There are four stages of digital maturity based on the digital transformation journey discussed above. The DAI assessment is a self-assessment process, and therefore, it is important that companies first assess themselves and identify which stage they believe they are at in terms of digital maturity.

Each dimension of the DAI is also assessed using these four stages of maturity. Once we have obtained the maturity level, we can use the heatmap to benchmark where we stand at each angle in comparison to that of our competitors and other major players in the market. Companies in different industries may have different focus for each level or dimension based on the fundamentals of their business.

Dr. Rittavee then presented a success story of a refinery undergoing digital transformation. Although refinery businesses may appear to be irrelevant in the digital realm, digital transformation could be applied to the refinery business throughout the whole business value chain, from procuring supplies of crude oil, to the production operation of refining the oil, and eventually to the marketing activities. After adopting digital transformation into their business, the refinery was able to augment their digital maturity level from level 2 to level 3 or 4.

The refinery began by applying digital transformation strategies to the beginning of their business value chain. From the crude selection process, digital tools assisted the refinery to make better decisions by analyzing the possible yields of different kind of crudes. Once the crude selection process is completed, digital tools such as Spend Cube were used to determine which purchase would be most cost effective by considering three different factors: what is being purchased, from where are purchases made, and from which vendor. Digital tools also assisted in improving the working process of the procurement department, where the procurement department would have to deal with multiple purchases for multiple refineries, while at the same time helped conduct demand planning tasks.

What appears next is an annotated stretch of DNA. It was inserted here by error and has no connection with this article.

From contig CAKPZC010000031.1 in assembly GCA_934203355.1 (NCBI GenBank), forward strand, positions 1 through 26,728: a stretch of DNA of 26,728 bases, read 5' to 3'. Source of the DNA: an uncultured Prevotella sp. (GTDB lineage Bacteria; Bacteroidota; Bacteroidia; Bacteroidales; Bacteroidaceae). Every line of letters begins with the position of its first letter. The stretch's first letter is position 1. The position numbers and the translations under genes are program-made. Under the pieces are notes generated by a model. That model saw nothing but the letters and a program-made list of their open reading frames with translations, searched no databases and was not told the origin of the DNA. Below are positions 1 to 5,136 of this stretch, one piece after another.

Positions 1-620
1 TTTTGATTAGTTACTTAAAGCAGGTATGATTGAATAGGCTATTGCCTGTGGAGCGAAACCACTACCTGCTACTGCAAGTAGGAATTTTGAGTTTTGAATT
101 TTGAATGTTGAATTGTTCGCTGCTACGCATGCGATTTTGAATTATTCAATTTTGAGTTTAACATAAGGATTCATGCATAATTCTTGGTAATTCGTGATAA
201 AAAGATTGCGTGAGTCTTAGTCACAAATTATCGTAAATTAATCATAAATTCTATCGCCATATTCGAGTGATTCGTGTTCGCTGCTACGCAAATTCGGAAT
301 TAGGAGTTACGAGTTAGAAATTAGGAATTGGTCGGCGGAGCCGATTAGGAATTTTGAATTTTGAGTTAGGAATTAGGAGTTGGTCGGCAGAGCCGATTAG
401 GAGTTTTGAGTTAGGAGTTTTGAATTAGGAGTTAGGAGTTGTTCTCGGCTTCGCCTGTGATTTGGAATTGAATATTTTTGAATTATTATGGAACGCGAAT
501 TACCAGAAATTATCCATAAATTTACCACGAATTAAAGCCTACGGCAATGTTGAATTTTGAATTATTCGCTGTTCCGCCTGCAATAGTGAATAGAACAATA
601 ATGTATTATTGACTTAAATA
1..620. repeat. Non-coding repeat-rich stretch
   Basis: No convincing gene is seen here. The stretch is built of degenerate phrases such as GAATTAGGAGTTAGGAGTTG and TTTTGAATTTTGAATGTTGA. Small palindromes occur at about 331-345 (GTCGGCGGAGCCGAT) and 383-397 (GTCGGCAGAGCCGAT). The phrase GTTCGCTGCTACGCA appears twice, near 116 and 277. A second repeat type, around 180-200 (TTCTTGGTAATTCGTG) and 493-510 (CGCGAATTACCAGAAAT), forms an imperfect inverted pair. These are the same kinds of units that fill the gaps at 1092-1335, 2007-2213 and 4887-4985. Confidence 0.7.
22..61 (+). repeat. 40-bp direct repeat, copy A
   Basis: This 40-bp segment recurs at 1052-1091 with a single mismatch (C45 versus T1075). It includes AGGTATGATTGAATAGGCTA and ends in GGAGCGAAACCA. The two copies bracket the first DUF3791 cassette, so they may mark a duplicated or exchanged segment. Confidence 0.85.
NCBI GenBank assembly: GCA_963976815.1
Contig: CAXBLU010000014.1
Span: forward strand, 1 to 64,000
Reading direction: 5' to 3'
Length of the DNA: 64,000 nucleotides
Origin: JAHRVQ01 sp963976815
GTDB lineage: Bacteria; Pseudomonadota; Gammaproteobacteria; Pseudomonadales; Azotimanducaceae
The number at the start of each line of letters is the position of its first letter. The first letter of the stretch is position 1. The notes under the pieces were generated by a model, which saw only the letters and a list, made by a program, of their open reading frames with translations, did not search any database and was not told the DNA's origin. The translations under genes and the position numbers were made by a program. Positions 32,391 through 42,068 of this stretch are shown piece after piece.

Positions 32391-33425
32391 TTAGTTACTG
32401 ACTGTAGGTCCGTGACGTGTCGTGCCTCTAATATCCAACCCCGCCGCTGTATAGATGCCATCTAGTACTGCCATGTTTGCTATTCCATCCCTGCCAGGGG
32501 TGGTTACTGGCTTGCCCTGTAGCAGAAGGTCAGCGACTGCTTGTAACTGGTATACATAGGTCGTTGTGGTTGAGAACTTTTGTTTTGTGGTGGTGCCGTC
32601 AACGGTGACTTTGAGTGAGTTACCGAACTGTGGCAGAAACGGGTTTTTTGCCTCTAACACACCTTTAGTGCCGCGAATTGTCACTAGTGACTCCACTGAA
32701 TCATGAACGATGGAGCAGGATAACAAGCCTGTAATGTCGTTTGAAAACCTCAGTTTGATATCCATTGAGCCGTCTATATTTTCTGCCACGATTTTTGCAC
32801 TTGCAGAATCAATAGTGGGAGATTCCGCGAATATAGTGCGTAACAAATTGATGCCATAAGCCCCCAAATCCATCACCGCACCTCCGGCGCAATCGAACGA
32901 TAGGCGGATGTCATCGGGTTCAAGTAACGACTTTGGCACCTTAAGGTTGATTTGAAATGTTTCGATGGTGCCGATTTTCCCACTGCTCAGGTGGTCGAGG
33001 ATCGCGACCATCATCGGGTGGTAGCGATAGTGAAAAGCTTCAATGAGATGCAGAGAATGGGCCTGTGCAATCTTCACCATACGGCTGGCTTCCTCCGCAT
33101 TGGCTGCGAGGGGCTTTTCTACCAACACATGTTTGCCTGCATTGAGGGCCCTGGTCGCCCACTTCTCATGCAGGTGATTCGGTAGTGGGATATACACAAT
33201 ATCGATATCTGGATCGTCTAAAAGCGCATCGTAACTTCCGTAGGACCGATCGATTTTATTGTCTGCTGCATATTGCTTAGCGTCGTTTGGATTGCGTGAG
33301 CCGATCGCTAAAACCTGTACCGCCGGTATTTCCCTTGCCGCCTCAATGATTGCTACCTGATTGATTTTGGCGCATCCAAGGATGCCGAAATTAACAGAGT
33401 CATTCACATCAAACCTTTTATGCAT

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Digital transformation could also be applied to the production or refinery process. Digital tools were used to optimize refinery parameters to obtain the best quality product. Digital sensors could also provide predictive maintenance to prevent unplanned plant shutdown.

Digital tools were also applied to marketing activities such as conducting demand forecast, managing customer relations, and even to determine the pricing algorithm using Advanced Pricing Algorithm. Advanced Pricing Algorithm could help refinery companies determine the most optimal price point, where in times of low demand, the price not be dropping too low, and in times of high demand, the price would not be raised too high.  Advanced Pricing Algorithm could extract over 300 data points from the market in order to propose different price points that is best for each condition of demand.

This is an example of how digital tools can be used to generate increased values, to leverage negotiation powers, and to increase sales of a business. Towards the end of his session, when asked which industry is perceived to be slow towards adopting digital transformation, Dr. Rittavee responded that the Manufacturing Industry is often one of the slowest industries to change. Although at the fundamental of the business, many engineers are involved, they are more reluctant to adopt digital solutions as they are more focused on their own realms of engineering. It is not until they realize that their competitors are on the move, that they would eventually start to move towards a transformation. Dr. Rittavee stressed that it is important to start from envisioning where you see yourself in the future, and then craft your business strategy to create that future.

Source : TMA_ Digital Transformation Forum 2019